Published in The History of Parliament: the House of Commons 1386-1421, ed. J.S. Roskell, L. Clark, C. Rawcliffe., 1993
Available from Boydell and Brewer


1386Henry Browning
 John Bernard I
1388 (Feb.)John Dyne I
 William Hughelot
1388 (Sept.)Walter Fisher
 John Cundy
1390 (Jan.)John Dyne I
 Henry Browning
1390 (Nov.)
1391Henry Browning
 William Cundy
1393John French I
 Alan Honywode
1395John Dyne I
 John Storme
1397 (Jan.)John Dyne I
 John Honywode
1397 (Sept.)
1399Thomas Canterbury
 Alexander Appleford
1402Thomas Casebourne
 Alexander Appleford
1404 (Jan.)
1404 (Oct.)
1406Thomas Casebourne
 Henry Philpot
1407Martin French
 Henry Philpot
1410Alexander Appleford
 Stephen Rye
1411William Canoun 1
1413 (Feb.)Henry Philpot
 Stephen Rye 2
1413 (May)Thomas Casebourne
 Stephen Rye
1414 (Apr.)William Canoun
 Stephen Rye 3
1414 (Nov.)Robert Bannok
 William Yoklete
1416 (Mar.)
1416 (Oct.)
1417Henry Philpot
 Stephen Rye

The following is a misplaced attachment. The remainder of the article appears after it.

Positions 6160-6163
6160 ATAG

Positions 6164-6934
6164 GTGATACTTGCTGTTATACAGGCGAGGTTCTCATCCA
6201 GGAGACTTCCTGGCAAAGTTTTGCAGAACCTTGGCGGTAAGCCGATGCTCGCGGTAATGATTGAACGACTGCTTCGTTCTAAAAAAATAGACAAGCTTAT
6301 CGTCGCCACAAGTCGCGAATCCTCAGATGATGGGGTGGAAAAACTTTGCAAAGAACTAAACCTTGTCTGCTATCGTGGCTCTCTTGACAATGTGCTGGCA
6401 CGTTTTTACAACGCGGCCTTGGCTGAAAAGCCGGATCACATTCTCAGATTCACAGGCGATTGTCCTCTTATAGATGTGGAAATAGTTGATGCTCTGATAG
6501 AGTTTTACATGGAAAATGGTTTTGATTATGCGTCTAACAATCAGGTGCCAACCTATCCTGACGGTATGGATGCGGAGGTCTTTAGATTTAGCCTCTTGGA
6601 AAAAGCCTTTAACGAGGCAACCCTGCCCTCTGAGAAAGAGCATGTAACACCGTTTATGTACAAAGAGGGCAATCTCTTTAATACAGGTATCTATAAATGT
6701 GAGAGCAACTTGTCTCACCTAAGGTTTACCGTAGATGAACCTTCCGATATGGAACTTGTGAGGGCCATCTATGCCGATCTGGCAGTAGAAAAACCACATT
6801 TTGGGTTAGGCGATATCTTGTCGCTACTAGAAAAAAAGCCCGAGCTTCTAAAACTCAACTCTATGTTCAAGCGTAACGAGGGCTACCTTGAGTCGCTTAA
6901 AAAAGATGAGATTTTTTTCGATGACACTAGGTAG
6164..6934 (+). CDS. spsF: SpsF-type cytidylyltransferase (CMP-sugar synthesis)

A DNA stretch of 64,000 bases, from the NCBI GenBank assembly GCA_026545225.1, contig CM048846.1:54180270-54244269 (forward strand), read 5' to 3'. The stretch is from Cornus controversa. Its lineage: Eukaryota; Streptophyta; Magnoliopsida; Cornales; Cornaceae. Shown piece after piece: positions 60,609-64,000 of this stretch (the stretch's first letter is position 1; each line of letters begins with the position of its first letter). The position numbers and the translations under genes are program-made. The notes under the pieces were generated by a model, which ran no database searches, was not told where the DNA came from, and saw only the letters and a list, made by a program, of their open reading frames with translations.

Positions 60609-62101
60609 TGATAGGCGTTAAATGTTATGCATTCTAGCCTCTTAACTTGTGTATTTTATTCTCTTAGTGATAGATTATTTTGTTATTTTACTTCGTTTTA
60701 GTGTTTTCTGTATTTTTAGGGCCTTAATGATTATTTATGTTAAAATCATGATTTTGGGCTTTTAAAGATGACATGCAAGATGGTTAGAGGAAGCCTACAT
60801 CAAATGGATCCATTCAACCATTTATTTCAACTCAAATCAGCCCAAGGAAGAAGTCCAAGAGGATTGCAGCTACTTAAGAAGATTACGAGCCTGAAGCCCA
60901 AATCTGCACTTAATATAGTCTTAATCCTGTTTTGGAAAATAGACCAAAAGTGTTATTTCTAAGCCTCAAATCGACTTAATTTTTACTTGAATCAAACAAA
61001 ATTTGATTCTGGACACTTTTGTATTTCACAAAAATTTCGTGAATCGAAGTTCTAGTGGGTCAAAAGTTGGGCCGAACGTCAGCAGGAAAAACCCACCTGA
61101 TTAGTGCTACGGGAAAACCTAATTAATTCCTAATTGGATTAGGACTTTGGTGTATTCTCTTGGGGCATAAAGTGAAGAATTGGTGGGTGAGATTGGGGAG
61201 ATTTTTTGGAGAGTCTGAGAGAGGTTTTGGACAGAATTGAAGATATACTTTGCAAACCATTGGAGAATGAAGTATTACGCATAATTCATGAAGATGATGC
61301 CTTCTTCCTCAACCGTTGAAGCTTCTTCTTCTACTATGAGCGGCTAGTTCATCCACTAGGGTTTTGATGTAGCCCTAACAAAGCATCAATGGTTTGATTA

1419Henry Philpot
 John Skinner IV 4
1420Alexander Appleford
 John Overhaven
1421 (May)Thomas Bromlegh
 John Leigh
1421 (Dec.)John Overhaven
 Richard Rykedon

Main Article

In Anglo-Saxon times the port had been situated at West Hythe, but the retreat of the coastline prompted the development of Hythe itself some time before the Conquest. Hythe was unable as a consequence of poverty to produce a warship for the King’s service in 1341, but thereafter it apparently maintained a modest prosperity as a market town and fishing port until, in May 1401, it suffered a severe fire in which, it was reported, more than 200 houses were burnt down and goods to the value of £600 destroyed. At the same time five ships from Hythe with a total of 100 men on board were lost at sea. In order to help the local people, Henry IV released the Port from its duty of providing five vessels for ship-service, at least for the next five times of asking.5